Life is very different now for Virgin Islander and basketball great Milt Newton. Very different from his days growing up in Bordeaux, on the West End of St. Thomas. Back then, he picked up a basketball at age five. And he never looked back.
“When I was a kid I wanted to be an NBA player. But you play the game for fun, and so you play every day on the playground. And so, I wouldn’t say my goal back then was to play college ball, but it was to be in the NBA,” said Newton.
But destiny had a bigger plan. Not only were both college basketball and the NBA in Newton’s future, but he would also be a champion in both — from becoming an NCAA College Basketball Champion with the 1988 Kansas Jayhawks, to later Newton winning an NBA Championship with the Milwaukee Bucks as their assistant general manager in 2021. What’s helped his success, he says, are his lifelong values.
“Hard work. I tell a lot of the young people, if you have a goal, you set your goal and you work towards that. For me, it was just a matter of continuing to play and get better and better and better. The competitive person in me wanted to be as good as I can, and be better than my peers. And that’s the thing that drove me when I got older,” said Newton.
Newton’s work ethic and talent have taken him to the highest levels of basketball and all over the world. He left the U.S. Virgin Islands at 14 and played high school basketball in Washington, D.C. After his championship season with University of Kansas and graduating in 1989, he played professional basketball overseas in Belgium and Australia. He later returned to the U.S. in the early ’90s and played professionally in the now-defunct Continental Basketball Association (CBA). When his playing days were over, he joined the business side of the NBA, and had big goals. The work ethic he learned from growing up in the U.S. Virgin Islands stuck with him.
“We don’t back down, we don’t give up. So those types of things, I took them to my career. Like in basketball, if you get knocked down, you get back up. And just perseverance, those are the things that growing up in the islands taught me. You don’t give up, you keep fighting until you obtain your goal,” said Newton.
Newton started as a scout for the Philadelphia 76ers. For more than a decade, he moved up the ranks in different positions and later became the general manager of the Minnesota Timberwolves. In 2017, he joined the Milwaukee Bucks as their assistant general manager. By 2021, he and the organization won an NBA title. It was the Bucks’ first NBA title in 47 years.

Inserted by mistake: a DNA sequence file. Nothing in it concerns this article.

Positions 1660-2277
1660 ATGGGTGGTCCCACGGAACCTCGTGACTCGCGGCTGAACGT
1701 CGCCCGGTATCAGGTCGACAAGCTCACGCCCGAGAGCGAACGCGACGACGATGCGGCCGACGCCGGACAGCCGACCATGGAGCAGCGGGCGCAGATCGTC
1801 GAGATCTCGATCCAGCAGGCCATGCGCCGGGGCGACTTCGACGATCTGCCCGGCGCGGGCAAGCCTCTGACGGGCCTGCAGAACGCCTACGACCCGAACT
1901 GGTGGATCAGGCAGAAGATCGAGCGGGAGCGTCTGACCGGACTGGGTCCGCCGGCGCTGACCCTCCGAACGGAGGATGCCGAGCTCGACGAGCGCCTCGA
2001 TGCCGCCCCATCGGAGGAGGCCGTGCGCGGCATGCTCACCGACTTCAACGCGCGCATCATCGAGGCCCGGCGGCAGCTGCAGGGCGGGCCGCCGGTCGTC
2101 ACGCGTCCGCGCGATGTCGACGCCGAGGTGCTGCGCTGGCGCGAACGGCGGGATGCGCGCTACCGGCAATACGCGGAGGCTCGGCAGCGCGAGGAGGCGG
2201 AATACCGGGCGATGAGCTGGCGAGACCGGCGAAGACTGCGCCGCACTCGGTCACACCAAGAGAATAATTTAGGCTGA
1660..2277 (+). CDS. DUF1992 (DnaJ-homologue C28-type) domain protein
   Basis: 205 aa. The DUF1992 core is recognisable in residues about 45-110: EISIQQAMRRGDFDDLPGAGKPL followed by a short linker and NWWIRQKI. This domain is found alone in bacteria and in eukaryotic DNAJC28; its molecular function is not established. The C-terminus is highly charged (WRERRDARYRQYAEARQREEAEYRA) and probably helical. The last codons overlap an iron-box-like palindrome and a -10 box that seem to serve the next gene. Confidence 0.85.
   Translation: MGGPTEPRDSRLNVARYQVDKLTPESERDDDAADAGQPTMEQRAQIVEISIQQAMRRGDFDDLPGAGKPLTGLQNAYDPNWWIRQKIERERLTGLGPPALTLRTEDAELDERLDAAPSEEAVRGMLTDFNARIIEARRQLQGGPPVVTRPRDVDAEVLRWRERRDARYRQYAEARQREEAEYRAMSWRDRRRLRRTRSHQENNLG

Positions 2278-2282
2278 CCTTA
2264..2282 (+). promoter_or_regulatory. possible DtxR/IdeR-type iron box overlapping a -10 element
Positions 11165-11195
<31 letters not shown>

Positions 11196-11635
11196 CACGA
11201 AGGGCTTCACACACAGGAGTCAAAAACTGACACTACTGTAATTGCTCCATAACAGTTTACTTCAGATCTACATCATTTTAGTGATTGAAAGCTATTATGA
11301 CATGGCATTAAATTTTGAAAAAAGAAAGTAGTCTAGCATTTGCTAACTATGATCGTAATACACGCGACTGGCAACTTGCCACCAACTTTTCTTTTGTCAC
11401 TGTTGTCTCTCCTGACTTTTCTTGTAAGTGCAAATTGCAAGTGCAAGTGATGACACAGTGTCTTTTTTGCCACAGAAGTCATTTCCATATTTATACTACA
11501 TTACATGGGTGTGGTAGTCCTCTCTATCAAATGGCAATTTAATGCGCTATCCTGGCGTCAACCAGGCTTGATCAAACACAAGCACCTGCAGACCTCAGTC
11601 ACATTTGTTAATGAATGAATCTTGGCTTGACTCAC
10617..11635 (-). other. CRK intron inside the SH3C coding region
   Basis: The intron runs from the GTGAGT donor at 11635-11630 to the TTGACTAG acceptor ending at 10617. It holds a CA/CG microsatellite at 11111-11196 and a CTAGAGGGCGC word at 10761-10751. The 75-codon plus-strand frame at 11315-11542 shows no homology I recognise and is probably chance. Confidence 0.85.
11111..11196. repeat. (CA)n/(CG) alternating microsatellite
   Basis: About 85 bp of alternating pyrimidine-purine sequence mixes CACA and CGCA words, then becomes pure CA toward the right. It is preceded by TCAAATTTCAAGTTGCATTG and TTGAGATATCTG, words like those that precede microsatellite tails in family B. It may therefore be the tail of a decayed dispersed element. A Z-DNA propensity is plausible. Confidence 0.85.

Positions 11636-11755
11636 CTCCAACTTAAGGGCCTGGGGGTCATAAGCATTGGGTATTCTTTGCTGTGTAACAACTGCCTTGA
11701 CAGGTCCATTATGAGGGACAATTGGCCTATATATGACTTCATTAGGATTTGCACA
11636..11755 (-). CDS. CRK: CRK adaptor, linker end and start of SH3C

“Winning an NBA championship, there’s a lot of hard work put into that season. I always try to represent where I’m from, and it was a moment of being proud,” said Newton of Milwaukee’s winning season.
During the NBA’s off-season, Newton travels back to the USVI to host an annual basketball camp through his Emerald Gems Foundation, which he co-founded with his wife Shaulaun Newton. It’s a free camp for V.I. youth ages eight to 13 and 14 to 17 and led by NBA and collegiate personnel.
“When I go back (to the U.S. Virgin Islands) and we do our camps, I tell the young kids it doesn’t matter where you’re from, it doesn’t matter if you’re from a small island. But if you have it in your heart to be the best that you can be, then you just have to persevere and continue to do what you have to do to attain your goals,” he said.
Newton has done just that. He’s held trophies that many people dream of. As he works in the NBA, he keeps the territory close to him. It’s where it all started. Where the drive in his heart first began. Years ago, on a basketball court in Bordeaux. A basketball court that now bears his name.